Day 10

Title: Day 10
Author: tarotgal
Rating: PG
Summary: Lionel is in the middle of a quest when he catches a cold that knocks him out.
Notes: Written during my 12 Ficlets in 12 Days in 2020-21 project project for Anonymous

Lionel Lovelace couldn’t remember the last time he was so cold. No, he wasn’t just cold—he was chilled to the bone. His body shook with shivers, and he had to clench his jaw to keep his teeth from constantly chattering. The market streets were so overly-crowded, he was forced to move slowly, so the fact that he felt miserable and hunched over as he walked drew no extra attention to him. And he alternated between keeping his arms crossed over his chest and jamming his bare hands into the pockets of his overcoat. Neither arrangement was as warm as he hoped, but he kept trying the other one in hopes that it would surprise him. It didn’t. No matter how he positioned himself, he was freezing.

And the fierce winter wind was making matters worse. The market tents were constructed in such a way that they allowed bursts of wind to pass right through rather than acting as a barrier. It made the tents more stable, but it also made the streets feel like a tunnel, trapping the cold wind inside along with all the shoppers.

Another benefit of the noisy, bustling streets was that his sniffles went unheard and unnoticed. This blasted cold he’d picked up somewhere had started, as his colds often did, with a fiery sore throat and a nose that just wouldn’t stop running no matter how many times he blew it. It was incredibly unbecoming for a gentleman, but he couldn’t help it.

Spotting a tree between a stand that sold fish and another that sold hats, he maneuvered through the crowd to it. Lionel let out a sigh as he leaned back against it for support. It felt nicer than he’d thought it would to not have to hold himself up. The riling in his stomach calmed. The pounding in his head died down. And his stuffed-up nose meant whatever fishy smells were wafting from the fishmongers’ tent didn’t bother him in the least. He closed his eyes to give himself a moment to rest and regroup.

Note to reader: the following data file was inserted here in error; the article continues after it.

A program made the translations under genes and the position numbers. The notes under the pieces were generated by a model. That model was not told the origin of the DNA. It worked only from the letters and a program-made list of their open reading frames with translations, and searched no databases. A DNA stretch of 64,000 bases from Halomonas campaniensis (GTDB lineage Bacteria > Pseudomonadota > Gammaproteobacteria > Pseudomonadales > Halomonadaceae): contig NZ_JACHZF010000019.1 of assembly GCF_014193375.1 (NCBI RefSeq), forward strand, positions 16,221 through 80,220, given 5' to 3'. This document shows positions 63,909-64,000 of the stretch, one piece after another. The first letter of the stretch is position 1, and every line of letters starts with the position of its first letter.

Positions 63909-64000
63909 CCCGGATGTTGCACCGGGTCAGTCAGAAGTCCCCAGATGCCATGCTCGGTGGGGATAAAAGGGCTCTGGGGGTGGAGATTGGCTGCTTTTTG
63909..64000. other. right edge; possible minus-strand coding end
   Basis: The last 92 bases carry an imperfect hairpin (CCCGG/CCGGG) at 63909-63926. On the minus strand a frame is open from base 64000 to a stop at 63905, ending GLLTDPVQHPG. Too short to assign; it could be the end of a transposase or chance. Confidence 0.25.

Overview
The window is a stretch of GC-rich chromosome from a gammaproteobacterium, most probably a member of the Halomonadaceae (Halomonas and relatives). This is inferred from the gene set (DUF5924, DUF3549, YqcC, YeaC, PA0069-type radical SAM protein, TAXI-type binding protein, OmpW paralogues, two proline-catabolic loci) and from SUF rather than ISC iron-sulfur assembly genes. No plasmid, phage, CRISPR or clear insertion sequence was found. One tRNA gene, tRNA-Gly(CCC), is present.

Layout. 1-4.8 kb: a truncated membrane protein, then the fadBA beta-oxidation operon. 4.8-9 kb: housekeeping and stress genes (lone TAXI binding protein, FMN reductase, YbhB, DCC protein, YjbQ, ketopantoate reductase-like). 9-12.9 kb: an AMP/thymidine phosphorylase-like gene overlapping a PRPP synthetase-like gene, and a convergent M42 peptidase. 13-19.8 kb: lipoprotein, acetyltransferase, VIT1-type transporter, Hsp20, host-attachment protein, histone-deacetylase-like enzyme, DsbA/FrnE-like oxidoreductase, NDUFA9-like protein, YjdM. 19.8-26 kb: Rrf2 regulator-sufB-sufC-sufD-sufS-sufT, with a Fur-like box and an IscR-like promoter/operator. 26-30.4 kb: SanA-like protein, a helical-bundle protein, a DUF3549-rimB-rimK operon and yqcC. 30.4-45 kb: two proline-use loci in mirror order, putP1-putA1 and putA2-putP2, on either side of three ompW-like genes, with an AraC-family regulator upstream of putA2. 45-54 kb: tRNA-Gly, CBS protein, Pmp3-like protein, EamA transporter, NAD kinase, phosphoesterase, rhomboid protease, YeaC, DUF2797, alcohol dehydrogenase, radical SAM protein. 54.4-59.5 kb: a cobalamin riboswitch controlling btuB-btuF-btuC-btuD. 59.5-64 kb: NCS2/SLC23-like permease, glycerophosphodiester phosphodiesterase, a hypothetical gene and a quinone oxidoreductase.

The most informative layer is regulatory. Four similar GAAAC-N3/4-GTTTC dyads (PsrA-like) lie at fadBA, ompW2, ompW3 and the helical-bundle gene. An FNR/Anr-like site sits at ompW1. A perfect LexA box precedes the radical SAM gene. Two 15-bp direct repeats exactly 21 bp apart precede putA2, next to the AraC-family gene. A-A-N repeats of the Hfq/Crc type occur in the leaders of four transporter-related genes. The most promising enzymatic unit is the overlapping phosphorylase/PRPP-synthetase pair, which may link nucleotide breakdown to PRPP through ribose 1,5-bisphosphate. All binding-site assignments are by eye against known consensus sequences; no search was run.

Somewhere in this town was a piece of the crystal. The Wise Wizard had been certain of that, or at least as certain as the old man ever was about anything. Finding and retrieving a piece from a small forest town was the easiest task Lionel had been set to date. Compared to getting a piece away from those vicious pirates, sneaking into the soldiers’ encampment out west, and scaling an active volcano, this seemed like nothing. It seemed like something he would be able to accomplish even with the hindrance of a head cold.

It wasn’t until he reached the town that he began to have his doubts. The piece could be anywhere. On the ship, it had obviously been in the pirate captain’s cabin, in a treasure chest. At the camp, it had to have been in the tent of the opposing army’s general, kept in a secure lockbox. And at the volcano, it could have been nowhere else than at the very top. But here… Lionel didn’t have any idea where to start looking. He could be here for days, perhaps weeks. Perhaps even longer.